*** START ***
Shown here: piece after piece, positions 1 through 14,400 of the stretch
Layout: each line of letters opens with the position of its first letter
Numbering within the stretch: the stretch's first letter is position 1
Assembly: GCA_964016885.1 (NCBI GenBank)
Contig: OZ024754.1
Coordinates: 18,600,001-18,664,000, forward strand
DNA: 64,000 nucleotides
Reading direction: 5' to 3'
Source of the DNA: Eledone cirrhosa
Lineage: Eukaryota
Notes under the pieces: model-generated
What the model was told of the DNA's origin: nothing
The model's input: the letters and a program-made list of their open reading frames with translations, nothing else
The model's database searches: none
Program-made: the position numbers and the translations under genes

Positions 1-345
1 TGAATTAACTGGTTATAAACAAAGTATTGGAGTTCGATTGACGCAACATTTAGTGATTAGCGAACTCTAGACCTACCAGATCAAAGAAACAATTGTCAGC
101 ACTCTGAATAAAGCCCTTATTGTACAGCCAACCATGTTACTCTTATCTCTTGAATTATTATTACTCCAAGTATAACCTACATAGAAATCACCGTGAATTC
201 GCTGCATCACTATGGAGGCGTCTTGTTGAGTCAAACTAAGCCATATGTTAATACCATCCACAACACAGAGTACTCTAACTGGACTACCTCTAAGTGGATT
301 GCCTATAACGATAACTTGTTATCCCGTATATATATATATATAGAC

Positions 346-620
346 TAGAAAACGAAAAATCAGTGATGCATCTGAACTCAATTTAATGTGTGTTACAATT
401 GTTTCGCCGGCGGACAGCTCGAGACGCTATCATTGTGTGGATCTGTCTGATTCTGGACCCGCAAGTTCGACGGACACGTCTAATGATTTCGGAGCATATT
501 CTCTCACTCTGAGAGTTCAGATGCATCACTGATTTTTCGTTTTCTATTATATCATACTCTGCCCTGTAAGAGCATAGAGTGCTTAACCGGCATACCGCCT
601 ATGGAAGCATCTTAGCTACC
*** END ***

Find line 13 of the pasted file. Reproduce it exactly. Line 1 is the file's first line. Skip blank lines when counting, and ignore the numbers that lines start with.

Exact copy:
The model's input: the letters and a program-made list of their open reading frames with translations, nothing else